The Field of Mars also was connected intrinsically to the foundation legends of the city. The Tiber that ran along its western boundary was the same flood-swollen river into which Rhea Silvia's twin sons were thrown, only to wash ashore in their cradle further downriver. Years later, according to one legend, Romulus, then Rome's sole king, ascended to heaven in a storm cloud from the center of the open field, where he had been mustering his troops for battle. Ultimately, this land “between the city and the Tiber” became, according to Livy, the property of Rome's last Etruscan king, Tarquinius Superbus.8 After the defeat and exile of Tarquinius in 509 B.C.E., the plain was once again reclaimed by Rome's Latin citizens and dedicated to the god Mars.9 Following the expulsion of the foreign despots, the area north of the pomerial line was known, according to Livy, simply as the Campus Martius, or “Field of Mars.”10
As it contained few structures until the third century B.C.E., the swampy plain north of the city accommodated large crowds on a periodic and usually seasonal basis. Soldiers mustered there in the spring and received discharge orders in the fall. Citizens gathered in the field for important religious festivals tied to the war god, such as the equestrian contest known as the October Horse and the holiday Anna Perenna on the Ides of March, in addition to remembrances every July to Romulus's death. As the location for triumphal parade formations, the Campus Martius received throngs of visitors on the dates set for the celebration of military victories. Lying in a floodplain and infested with mosquitoes in late summer, the plain was deemed ideal for periodic military training and festivals but not for daily urban activities. For five centuries after Rome's mythical founding, use of the field by Rome's residents was limited.
With the advent of the Punic Wars beginning in the mid-third century B.C.E., Rome expanded its military reach throughout the Mediterranean basin and north of the Alps. This resulted in the slow demise of the annual rhythm of warfare and, with it, the requirement of seasonal musters in the Field of Mars. No longer needed entirely for unobstructed troop exercises, the Campus Martius began to attract development that complemented its military and other public uses. The plundered treasures of foreign conquest pouring into the capital during overseas military adventures funded the construction. The scale and cultural importance of the Campus Martius made it an ideal location for the conspicuous and tangible display of political ambition. It was there that leading republican citizens constructed temples to provide lasting reminders of their personal successes and public munificence. Some temples were surrounded with beautiful colonnades, creating sacred precincts in an area that could accommodate vast enclosures. The marbled spaces served as repositories for extraordinary art and provided various “firsts” for the city, including the first temple entirely of marble and the first colonnade as a victory monument.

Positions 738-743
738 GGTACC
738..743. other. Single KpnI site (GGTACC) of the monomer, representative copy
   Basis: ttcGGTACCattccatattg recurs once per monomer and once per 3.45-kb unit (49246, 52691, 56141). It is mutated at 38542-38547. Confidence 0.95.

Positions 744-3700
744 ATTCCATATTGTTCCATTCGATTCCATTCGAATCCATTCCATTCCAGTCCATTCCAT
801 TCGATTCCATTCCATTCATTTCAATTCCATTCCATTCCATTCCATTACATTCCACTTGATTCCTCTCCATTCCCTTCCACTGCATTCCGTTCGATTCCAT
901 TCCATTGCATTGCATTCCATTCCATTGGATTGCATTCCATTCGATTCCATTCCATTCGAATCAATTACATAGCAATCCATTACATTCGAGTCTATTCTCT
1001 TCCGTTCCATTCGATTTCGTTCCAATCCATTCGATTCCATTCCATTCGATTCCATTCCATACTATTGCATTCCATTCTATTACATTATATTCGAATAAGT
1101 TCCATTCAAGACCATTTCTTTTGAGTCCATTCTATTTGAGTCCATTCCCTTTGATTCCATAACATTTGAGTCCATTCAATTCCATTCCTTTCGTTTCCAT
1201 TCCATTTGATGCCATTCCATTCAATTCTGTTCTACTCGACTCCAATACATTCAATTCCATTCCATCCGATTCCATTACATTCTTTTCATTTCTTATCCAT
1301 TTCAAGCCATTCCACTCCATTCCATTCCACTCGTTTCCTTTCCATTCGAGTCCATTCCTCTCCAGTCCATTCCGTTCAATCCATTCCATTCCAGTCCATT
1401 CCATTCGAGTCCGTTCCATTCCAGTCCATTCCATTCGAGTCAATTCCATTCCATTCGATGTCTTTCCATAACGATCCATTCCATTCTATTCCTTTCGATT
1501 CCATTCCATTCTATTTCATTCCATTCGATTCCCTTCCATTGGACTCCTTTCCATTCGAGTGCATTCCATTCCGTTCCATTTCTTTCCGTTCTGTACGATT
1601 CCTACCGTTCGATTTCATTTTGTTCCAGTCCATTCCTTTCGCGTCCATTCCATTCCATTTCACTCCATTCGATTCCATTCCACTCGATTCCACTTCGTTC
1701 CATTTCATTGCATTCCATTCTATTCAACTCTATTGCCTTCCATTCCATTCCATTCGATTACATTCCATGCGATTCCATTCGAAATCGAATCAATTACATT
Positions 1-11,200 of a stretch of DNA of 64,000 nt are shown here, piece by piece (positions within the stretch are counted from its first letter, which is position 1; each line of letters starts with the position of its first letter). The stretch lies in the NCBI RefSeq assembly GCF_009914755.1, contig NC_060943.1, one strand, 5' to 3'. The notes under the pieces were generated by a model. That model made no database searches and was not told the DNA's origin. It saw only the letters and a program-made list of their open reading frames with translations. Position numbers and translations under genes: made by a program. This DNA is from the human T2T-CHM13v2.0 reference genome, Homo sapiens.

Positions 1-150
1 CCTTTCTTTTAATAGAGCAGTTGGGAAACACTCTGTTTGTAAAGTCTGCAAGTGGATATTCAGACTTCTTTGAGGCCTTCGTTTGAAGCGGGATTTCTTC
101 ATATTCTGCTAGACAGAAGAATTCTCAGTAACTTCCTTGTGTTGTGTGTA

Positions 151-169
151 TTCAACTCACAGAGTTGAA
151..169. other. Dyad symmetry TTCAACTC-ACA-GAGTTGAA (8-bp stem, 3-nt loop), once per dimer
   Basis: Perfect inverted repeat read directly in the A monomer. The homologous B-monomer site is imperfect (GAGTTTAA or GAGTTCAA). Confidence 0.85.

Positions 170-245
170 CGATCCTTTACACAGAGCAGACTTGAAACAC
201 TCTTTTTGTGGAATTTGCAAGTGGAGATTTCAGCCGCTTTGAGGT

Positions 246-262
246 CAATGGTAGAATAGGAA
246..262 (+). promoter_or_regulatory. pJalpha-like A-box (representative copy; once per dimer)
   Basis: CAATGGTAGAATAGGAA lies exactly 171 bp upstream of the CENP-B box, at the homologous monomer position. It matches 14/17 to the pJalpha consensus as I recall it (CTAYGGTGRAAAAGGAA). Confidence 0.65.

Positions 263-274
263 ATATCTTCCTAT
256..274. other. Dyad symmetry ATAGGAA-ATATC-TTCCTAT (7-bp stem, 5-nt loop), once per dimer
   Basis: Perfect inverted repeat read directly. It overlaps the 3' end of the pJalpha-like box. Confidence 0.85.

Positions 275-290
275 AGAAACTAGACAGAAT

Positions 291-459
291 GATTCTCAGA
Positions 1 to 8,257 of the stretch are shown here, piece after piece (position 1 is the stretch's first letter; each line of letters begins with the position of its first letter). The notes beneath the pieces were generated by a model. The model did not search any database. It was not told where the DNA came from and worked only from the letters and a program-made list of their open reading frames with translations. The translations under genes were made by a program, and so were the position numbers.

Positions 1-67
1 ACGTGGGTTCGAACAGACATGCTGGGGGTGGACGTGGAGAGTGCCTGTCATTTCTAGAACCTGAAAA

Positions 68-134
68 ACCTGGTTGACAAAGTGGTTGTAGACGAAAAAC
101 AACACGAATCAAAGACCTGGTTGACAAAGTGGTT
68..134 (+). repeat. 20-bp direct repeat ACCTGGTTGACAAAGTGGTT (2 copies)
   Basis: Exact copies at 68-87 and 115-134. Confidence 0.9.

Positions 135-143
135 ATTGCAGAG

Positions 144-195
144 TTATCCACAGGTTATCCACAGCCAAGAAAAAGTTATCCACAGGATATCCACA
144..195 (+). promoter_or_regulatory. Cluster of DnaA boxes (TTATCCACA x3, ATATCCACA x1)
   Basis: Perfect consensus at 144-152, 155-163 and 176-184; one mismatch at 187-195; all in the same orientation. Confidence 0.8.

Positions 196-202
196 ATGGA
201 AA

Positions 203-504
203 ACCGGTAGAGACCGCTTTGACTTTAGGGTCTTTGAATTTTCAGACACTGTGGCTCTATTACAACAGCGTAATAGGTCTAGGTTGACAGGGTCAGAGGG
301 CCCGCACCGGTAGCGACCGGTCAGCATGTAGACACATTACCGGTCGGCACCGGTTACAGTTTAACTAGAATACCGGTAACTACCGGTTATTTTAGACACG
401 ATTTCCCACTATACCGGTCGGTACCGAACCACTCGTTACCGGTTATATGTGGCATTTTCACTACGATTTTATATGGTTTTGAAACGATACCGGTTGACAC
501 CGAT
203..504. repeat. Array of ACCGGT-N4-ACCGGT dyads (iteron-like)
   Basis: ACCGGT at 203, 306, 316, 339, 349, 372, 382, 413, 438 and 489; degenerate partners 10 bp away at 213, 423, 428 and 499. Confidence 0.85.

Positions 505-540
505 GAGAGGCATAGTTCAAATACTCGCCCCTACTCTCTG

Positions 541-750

Notwithstanding the construction of temples and occasionally temporary wooden theaters, until the mid-first century B.C.E., the use of the Campus Martius by Rome's residents remained as it had been for centuries, a place for periodic gatherings and festivals. A significant transformation of the space began, however, when one of Rome's greatest generals, Gnaeus Pompeius Magnus (Pompey the Great), dared to erect a permanent venue for theatrical shows. He chose the flat, open plain as the ideal location for his enormous stone structure. Other buildings in the Campus Martius designed for entertainment as well as for bathing followed, and by the beginning of the common era, streams of visitors came to the field on a daily basis.
With the ascension to power of Augustus, the Field of Mars began its conversion into a showcase for imperial architecture and the physical manifestation of Rome's preeminence. At the time Strabo called the location of the Campus Martius the “holiest of all,”the open fields were quickly shrinking. Drained and leveled, the alluvial plain was filling from the south to the north with colonnades, theaters, an amphitheater, public baths, temples, and sacred precincts. Although the earlier martial functions of the plain were no longer critical to the success of Augustus's empire, inscriptions and carved images on triumphal arches, commemorative columns, and temple pediments proliferated throughout the Campus Martius to serve as reminders of the area's connection to the god of war and the foundation legends of Rome.